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Omega - From Al2O3 to ZrO2

Omega From Al2O3 to ZrO2

Omega’s use of high-tech ceramics puts them on the cutting edge

Some years ago, I formed the habit of bothering various friends who worked in the material science industry, including a chemistry PhD, on the subject of ceramics. What exactly, I frequently demanded, is a ceramic? The definition that I came across most often in my research (read: Google searches) stated that a ceramic is a solid inorganic material composed of metallic and non-metallic elements. Now, you can readily understand my frustration at this definition — common table salt, sodium chloride (NaCl), is a solid inorganic material composed of metallic (sodium) and non-metallic (chlorine) elements, but it is manifestly not a ceramic. And when you take something like silicon carbide, that we all agree is a ceramic, the definition fails again, because silicon is not a metal, it is a metalloid.

I have yet to encounter a satisfactory working definition of a ceramic, and I’m not yet prepared to upend my life and embark upon a degree course in inorganic chemistry, so for now I just resign myself to a state of epistemological incertitude in relation to ceramics. If I could avoid the subject altogether, I totally would.

Luckily for us all, Omega has none of my squeamishness at working with ceramic, because if they did, we’d miss out on a lot of cool watches. The first time that ceramic was used in a timepiece was the 1962 Diastar from Rado, currently a sister brand of Omega under the Swatch Group umbrella. This pioneering timepiece utilised tungsten carbide for its case, unlike modern ceramic watches, which are mostly of zirconium oxide (ZrO2).

Omega Ceramics

Speedmaster Dark Side of the Moon Apollo 8 © Omega


In the late 1970s, Omega dipped its toe in the ceramics pool with Seamaster models in cermet (ceramic-metal composite), but it wasn’t until 2009 that ceramic really made a strong appearance in the Omega repertoire. Earlier in the year, the Seamaster Planet Ocean Jewellery timepieces featured a small ceramic marker on the gem-set bezel, a relatively light use of a material that would go on to great prominence within the brand. In October 2009, Omega launched the Seamaster Planet Ocean Liquidmetal Limited Edition, featuring a full bezel in zirconium oxide ceramic with numerals in Liquidmetal (the amorphous metal alloy that Omega has proprietary use of).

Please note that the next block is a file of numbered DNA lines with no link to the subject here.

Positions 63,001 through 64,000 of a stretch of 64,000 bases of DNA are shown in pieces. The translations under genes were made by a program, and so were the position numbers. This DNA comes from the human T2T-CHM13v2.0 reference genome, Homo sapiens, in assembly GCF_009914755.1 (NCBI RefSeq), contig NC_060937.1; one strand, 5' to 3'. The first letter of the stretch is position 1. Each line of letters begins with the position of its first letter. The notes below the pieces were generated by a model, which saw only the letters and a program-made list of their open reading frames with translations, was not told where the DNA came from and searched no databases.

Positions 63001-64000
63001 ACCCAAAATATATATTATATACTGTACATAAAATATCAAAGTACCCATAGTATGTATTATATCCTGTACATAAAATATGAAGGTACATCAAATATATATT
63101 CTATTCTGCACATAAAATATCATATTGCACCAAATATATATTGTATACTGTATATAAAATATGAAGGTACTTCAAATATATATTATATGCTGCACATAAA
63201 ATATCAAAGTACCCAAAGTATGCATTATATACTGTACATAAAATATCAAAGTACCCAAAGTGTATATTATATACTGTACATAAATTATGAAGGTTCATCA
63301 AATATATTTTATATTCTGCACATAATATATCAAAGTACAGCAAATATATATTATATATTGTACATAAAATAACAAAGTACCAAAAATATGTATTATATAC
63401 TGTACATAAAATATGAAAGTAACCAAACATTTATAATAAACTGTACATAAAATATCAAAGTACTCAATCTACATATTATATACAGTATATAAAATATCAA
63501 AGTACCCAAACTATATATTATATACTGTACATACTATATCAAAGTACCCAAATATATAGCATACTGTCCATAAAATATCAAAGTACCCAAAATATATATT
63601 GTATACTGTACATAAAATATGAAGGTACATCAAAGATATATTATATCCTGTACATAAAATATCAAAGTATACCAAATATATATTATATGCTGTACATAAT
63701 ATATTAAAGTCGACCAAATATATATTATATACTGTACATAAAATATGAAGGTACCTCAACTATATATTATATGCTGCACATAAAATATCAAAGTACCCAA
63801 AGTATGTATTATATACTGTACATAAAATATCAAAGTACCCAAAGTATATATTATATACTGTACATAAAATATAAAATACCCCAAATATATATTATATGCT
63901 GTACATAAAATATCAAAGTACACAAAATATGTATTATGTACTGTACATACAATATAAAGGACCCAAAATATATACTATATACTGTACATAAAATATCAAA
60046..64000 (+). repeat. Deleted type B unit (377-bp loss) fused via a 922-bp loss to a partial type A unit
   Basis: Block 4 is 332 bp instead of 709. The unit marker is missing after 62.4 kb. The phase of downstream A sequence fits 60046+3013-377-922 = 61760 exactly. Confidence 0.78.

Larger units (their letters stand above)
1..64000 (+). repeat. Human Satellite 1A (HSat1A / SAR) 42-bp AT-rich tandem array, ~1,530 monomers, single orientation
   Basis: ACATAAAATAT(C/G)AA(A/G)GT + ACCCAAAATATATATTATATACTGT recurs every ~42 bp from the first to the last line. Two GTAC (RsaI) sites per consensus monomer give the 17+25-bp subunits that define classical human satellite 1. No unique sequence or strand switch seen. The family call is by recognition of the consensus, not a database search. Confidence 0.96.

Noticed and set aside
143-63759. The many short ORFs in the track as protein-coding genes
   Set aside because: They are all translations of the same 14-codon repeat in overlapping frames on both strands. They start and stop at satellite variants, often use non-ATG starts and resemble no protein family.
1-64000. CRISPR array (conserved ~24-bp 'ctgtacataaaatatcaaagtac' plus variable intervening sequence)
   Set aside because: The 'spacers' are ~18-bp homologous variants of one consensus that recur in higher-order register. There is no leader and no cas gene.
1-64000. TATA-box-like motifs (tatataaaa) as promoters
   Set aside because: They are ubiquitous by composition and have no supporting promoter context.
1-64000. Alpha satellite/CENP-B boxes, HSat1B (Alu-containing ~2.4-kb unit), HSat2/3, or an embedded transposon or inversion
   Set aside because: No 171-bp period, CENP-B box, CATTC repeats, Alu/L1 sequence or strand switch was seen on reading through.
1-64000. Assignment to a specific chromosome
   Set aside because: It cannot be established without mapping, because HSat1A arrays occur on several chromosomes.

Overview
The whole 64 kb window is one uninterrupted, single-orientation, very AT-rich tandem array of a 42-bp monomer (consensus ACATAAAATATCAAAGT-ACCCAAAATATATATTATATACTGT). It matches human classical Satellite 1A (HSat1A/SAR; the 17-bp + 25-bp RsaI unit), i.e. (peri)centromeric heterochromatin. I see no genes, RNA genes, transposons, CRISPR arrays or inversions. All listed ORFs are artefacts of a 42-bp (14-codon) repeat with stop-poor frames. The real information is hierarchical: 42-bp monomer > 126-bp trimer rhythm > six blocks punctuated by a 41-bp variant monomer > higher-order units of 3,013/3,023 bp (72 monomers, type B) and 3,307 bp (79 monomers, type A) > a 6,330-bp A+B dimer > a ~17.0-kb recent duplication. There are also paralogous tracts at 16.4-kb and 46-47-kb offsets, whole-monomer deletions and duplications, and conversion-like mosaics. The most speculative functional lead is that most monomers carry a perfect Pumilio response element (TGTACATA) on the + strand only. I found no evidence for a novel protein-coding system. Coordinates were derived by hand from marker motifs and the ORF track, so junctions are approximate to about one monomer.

Ceramic bezels continued to feature strongly in the sports watches of Omega, but taking things fully to the next level would have to wait another few years. In 2013, one of the most exciting watches to debut at Baselworld was the Omega Speedmaster “Dark Side of the Moon” — an all-ceramic take on their iconic sports chronograph. Every aspect of the watch case, including the bezel and chronograph pushers, was formed in black ceramic, and complemented by a black ceramic dial. The watch was an immediate success and subsequent years would bring variations such as the Vintage Black, Sedna Black, Pitch Black and the stunning White Side of the Moon in white ceramic.

Omega Ceramics

Speedmaster Blue Side of the Moon © Omega

Besides white and black ceramic, Omega has also used coloured ceramics in blue, red, orange, grey and green, one of the widest uses of coloured ceramic in the industry. Red ceramic was achieved by substituting zirconium oxide (ZrO2) with aluminium oxide (Al2O3). Not only do they work with different forms of ceramic, they have also pioneered technologies that allow them to use ceramic in new contexts. Their Ceragold technology, for example, combines ceramic elements such as bezels with inset gold elements, something that was previously not possible. The 2014 Seamaster Planet Ocean Platinum was another world premiere, demonstrating Omega’s ability to gem-set ceramics.

Omega Ceramics

Seamaster Planet Ocean 600m © Omega

Given the highly desirable properties of ceramic in terms of watchmaking applications — its lightness, hardness, and resistance to corrosion and magnetism — ceramic will continue to be an important material in horology. By expanding its ability to work with ceramic in various forms, Omega is safeguarding its position as industry leader for the years to come.


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A company of the Swatch Group, OMEGA has been behind major revolutions in watchmaking technology and the timekeeping of numerous Olympic Games. Its watches are worn by world-famous celebrities and have travelled to the moon, the depths of the ocean and everywhere in between.

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